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"Ball Four" author Bouton dies at age 80

14 July 2019

According to the Society for American Baseball Research, Bouton negotiated a new contract each year and told the media details of the talks.

New York Yankee pitcher Jim Bouton wearing his glove and holding a baseball.

The knuckleballer, who spent 10 years in the major leagues, was best known for writing the best-selling "Ball Four", recounting the 1969 season when he was a member of the expansion Seattle Pilots and the Houston Astros as well as his earlier years with the Yankees.

In his rookie season in 1962, he had a standout performance, making part of the winning team.

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While pitching in college at Western Michigan, Bouton impressed Yankees scouts and he signed with team as an amateur free agent in 1959 for $30,000. Bouton started Game 3 and was allowed one run over seven innings while being out-dueled by future Hall of Famer Don Drysdale in a 1-0 Dodgers victory at Dodger Stadum.

Throwing so hard that his cap often flew off his head, Bouton was 21-8 with six shutouts in 1963 - his second season in the majors and his only year as an All-Star - and went 18-13 with four more shutouts in 1964.

Bouton injured his right arm in 1965, going 4-15 that season, and saw limited action the next three seasons with NY.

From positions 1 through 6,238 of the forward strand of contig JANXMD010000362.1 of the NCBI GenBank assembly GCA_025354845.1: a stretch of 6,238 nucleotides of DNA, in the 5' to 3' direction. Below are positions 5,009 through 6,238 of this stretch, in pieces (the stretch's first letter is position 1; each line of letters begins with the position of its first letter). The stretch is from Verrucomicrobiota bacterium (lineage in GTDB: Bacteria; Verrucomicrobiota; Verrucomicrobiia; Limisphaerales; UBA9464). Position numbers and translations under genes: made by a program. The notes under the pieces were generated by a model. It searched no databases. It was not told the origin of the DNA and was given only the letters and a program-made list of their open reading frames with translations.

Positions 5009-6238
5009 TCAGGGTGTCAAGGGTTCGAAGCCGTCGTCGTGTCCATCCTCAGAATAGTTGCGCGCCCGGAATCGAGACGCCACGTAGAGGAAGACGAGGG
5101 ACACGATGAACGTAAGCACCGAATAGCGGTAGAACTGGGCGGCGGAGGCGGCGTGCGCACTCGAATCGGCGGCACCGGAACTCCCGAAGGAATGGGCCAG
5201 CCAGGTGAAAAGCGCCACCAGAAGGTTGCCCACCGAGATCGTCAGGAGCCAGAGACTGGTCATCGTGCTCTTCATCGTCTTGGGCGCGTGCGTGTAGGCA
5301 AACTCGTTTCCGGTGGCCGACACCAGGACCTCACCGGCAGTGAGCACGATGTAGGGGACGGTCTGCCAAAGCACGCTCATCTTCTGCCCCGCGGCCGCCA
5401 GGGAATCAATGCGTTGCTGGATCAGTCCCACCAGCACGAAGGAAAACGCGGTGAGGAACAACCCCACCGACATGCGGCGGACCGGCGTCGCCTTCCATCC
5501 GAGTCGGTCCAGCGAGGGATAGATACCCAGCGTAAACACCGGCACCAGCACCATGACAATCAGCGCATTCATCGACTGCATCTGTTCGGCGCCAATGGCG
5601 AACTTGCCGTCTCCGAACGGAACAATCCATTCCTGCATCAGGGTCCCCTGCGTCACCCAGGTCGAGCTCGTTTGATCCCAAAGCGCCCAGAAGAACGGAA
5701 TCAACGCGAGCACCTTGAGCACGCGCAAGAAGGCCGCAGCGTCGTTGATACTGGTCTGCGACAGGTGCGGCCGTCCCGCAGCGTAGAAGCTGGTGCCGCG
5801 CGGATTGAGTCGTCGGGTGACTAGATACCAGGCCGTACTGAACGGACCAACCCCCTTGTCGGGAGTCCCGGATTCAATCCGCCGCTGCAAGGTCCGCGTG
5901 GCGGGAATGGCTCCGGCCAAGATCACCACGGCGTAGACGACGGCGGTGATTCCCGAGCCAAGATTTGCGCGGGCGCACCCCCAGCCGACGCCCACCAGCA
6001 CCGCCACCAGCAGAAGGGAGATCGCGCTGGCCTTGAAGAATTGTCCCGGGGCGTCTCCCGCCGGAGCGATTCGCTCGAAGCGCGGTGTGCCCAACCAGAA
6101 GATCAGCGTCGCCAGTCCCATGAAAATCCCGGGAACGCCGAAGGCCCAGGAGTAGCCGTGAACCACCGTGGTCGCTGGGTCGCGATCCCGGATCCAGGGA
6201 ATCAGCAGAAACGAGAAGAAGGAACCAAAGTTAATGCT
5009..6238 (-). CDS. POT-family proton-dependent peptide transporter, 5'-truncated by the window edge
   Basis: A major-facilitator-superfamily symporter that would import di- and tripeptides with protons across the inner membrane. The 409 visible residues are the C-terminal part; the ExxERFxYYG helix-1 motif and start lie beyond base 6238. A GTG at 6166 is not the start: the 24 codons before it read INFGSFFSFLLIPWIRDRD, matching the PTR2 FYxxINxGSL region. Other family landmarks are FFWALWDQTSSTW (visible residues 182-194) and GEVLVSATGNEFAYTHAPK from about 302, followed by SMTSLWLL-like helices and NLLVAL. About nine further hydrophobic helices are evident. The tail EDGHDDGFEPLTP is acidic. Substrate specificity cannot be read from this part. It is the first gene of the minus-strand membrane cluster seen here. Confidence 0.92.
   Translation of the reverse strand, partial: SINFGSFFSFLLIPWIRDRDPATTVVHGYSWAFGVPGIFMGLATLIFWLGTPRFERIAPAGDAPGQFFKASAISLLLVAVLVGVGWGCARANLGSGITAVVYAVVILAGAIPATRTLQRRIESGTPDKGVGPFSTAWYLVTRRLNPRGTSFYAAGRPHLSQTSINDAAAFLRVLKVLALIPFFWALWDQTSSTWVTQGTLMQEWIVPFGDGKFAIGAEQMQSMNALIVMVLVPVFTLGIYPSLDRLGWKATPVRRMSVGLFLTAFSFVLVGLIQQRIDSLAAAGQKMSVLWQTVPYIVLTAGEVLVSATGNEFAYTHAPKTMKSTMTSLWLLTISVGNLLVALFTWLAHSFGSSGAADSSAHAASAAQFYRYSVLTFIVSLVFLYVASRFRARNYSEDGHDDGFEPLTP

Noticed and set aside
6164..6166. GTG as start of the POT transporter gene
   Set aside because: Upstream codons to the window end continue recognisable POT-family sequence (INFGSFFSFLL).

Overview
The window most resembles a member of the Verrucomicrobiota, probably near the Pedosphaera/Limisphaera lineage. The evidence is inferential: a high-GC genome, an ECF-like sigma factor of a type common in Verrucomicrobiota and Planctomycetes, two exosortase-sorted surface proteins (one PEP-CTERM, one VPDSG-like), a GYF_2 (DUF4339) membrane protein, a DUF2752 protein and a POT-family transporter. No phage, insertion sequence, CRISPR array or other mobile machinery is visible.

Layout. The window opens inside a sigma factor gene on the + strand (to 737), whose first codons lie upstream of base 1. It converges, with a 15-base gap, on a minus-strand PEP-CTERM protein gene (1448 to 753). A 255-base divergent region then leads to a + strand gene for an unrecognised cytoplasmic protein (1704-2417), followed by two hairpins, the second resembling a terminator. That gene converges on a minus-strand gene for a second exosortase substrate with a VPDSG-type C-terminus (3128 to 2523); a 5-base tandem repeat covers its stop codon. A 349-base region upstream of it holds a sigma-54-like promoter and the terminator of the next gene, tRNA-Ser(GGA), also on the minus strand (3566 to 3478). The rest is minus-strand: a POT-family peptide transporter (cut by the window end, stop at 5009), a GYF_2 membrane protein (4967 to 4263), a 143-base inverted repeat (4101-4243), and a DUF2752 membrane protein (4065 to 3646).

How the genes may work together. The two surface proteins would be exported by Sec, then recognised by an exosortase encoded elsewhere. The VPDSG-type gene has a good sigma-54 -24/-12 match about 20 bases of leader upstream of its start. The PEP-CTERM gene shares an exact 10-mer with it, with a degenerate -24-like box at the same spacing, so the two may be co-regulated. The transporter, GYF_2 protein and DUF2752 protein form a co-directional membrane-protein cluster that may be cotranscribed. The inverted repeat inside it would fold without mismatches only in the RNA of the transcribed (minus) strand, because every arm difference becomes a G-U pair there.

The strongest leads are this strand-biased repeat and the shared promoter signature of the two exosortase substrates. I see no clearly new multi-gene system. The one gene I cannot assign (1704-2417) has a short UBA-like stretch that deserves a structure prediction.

Arm problems derailed his career, and Bouton developed a knuckleball to hang on for a few more seasons.

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A sportswriter approached him and asked him to write a diary during his 1969 season, which he agreed to.

Published in 1970, "Ball Four" detailed Yankees great Mickey Mantle's carousing and the use of stimulants in the major leagues.

When released, "Ball Four" was harshly criticized within the game, especially by baseball Commissioner Bowie Kuhn.

But the book caused most of his old teammates to ostracize him, and he was blackballed from Yankees events for almost 50 years, until the team made amends last season by inviting Mr. Bouton to the annual Old-Timers Day event, where he was given an emotional standing ovation. The Yankees took it personally, as he never was invited to take part in Old Timers' Day until 1988.

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Mr. Bouton also was a television sportscaster in New York City; wrote other books; appeared in the 1973 movie The Long Goodbye, directed by Robert Altman, and starred in a 1976 CBS sitcom based on Ball Four that lasted only five episodes.